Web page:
The purification equipment for separating oil and other pollutants from engine room bilge water has been updated several times over the years. From the 1970s with Regulation 393X through to MEPC 60 (33) in the 1990s and on, until the regulation we have today; MEPC 107 (49) which came into force in 2005.
The regulations that have been in force to date have tested the equipment’s ability to separate HFO and diesel fuel from water. In the regulation that now applies, a chemical has also been added to the water in a final step for 150 minutes as an emulsion maker along with equal parts (2.5%) of HFO and diesel oil.
Even in 2005 at the time the present MEPC 107 (49) regulation was passed, it did not reflect reality since it did not test for lubricating oils or hydraulic oils that are also in the engine room. Furthermore, it was decided to test with a chemical and to allow for testing to be done land-based without the requirement for tests to be done on board.
The reality today regarding chemicals and fuels differs dramatically from what it looked like 15 years ago. Today we have fuels such as LNG or methanol. In these cases, there is nothing but lubricating oil or other special oils that need to be separated from water!
From 2020 onwards, to meet new requirements of maximum 0.5% sulphur content, we must also consider this new type of fuel that is often a mixture. Such blended fuels had not existed before and it is not known ‘if and how’ existing separators will be able to properly separate them. Additionally, the use of chemicals is completely different today; apart from chemicals used for different treatments and cleaning, there may also be residues from ballast water treatment systems or from scrubbers.
All in all, it is impossible to expect a bilge water separator approved according to MEPC 107 (49) in 2005 or older, to work with the same efficiency today. Resultantly, one would expect that much of the water from the engine rooms is not being purified to the extent required by existing regulations; this is indeed observed in all the cases in the past 15 years that the USCG imposed fines for!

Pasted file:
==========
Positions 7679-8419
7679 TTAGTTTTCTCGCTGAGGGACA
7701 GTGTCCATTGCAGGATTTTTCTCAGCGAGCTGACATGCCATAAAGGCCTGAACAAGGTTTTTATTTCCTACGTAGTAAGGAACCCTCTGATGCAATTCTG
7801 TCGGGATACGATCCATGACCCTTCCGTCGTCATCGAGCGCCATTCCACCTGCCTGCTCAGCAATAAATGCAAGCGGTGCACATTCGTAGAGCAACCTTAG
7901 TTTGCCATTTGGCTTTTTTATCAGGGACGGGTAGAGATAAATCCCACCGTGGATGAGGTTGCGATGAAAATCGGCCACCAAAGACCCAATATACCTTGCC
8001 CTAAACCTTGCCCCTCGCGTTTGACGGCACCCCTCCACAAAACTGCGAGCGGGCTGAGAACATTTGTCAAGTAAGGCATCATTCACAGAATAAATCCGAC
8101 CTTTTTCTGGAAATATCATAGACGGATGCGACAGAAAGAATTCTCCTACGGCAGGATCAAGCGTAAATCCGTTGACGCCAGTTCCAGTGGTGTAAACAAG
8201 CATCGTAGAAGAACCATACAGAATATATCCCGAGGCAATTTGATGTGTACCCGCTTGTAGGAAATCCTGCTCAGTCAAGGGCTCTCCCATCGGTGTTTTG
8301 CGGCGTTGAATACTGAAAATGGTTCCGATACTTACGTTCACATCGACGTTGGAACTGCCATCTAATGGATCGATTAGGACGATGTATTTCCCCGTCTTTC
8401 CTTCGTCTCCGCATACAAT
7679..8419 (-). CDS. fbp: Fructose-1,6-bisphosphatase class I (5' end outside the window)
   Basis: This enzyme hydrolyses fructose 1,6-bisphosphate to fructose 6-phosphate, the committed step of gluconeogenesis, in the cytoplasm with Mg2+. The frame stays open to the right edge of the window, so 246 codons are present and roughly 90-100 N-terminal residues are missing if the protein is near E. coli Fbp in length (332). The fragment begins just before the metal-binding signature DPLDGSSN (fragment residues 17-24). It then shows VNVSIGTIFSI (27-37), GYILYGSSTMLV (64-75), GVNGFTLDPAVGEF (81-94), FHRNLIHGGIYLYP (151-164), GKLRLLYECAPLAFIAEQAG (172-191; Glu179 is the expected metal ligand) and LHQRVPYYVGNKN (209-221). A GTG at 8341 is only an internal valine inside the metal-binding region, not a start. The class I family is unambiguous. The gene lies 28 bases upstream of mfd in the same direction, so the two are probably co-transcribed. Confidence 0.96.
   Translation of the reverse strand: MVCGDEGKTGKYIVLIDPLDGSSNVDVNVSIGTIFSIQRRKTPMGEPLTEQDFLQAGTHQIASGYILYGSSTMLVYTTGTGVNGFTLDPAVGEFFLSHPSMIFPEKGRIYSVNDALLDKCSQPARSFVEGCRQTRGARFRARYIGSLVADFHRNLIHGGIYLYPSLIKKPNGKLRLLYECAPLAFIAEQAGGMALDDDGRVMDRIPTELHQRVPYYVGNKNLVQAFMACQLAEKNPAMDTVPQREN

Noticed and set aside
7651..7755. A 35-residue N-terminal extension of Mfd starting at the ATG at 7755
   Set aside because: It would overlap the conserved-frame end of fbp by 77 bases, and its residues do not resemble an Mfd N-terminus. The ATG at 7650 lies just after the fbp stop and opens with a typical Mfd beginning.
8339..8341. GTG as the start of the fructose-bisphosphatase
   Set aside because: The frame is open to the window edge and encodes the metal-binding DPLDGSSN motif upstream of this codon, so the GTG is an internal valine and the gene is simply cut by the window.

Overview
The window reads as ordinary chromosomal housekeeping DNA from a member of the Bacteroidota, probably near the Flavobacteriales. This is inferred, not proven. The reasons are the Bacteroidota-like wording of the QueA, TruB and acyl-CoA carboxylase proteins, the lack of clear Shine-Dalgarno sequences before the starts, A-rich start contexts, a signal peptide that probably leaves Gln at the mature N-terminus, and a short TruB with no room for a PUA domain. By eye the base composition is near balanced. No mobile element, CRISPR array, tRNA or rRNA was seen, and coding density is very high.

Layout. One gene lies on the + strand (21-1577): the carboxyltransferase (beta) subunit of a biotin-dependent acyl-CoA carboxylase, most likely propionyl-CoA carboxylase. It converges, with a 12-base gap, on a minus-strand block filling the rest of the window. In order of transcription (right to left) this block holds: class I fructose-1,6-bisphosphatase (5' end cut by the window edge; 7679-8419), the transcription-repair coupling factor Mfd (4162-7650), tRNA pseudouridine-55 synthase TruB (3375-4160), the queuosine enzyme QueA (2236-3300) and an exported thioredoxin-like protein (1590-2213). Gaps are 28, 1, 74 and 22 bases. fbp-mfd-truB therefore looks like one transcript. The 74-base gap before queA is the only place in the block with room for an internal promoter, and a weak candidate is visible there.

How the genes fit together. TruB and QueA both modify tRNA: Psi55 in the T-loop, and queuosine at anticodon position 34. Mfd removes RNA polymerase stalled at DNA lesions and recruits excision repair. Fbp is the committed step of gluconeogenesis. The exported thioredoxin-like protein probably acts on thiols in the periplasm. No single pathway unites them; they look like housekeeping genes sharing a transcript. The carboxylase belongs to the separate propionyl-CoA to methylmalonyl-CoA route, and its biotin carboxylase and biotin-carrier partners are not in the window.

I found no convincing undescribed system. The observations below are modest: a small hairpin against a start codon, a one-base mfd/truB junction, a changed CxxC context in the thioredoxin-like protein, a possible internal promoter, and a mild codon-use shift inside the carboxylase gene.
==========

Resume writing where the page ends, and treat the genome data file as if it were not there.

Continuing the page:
It is not reasonable that we have a test procedure for these types of separators, that gives certification in theory that they function properly but in practise leaves crew with no ability to meet the legal requirements imposed on them. Inevitably, crew and shipowners remain at risk of extortionate fines and even possible prison sentences.
The question that needs to be asked is; How could a new test be designed to ensure that certified separators on the market can in fact meet the requirements set by IMO for cleaning bilge water to a maximum of 15 ppm oil content before it is released overboard?
Of course, a land-based test should be an option as a first check on any separator’s efficiency. Thereafter, the route to certification should be supplemented with a recorded test over time on at least 3 vessels, preferably on ships using different fuel types, before a separator can be finally certified.
Innovation regarding new fuels and regulations is very welcome. Innovation in the equipment tasked with processing these new fuels, while adhering to new regulations, must follow the same evolutionary path.
The end goal after all is to achieve a clean environment, and that each industry ensures in practise, as well as in theory, that they avoid further polluting our already polluted world.
With a background as a marine engineer and as one of the founders of Marinfloc AB, Benny Carlson has been one of the leading authorities in waste water treatment on board ships for the last 30 years.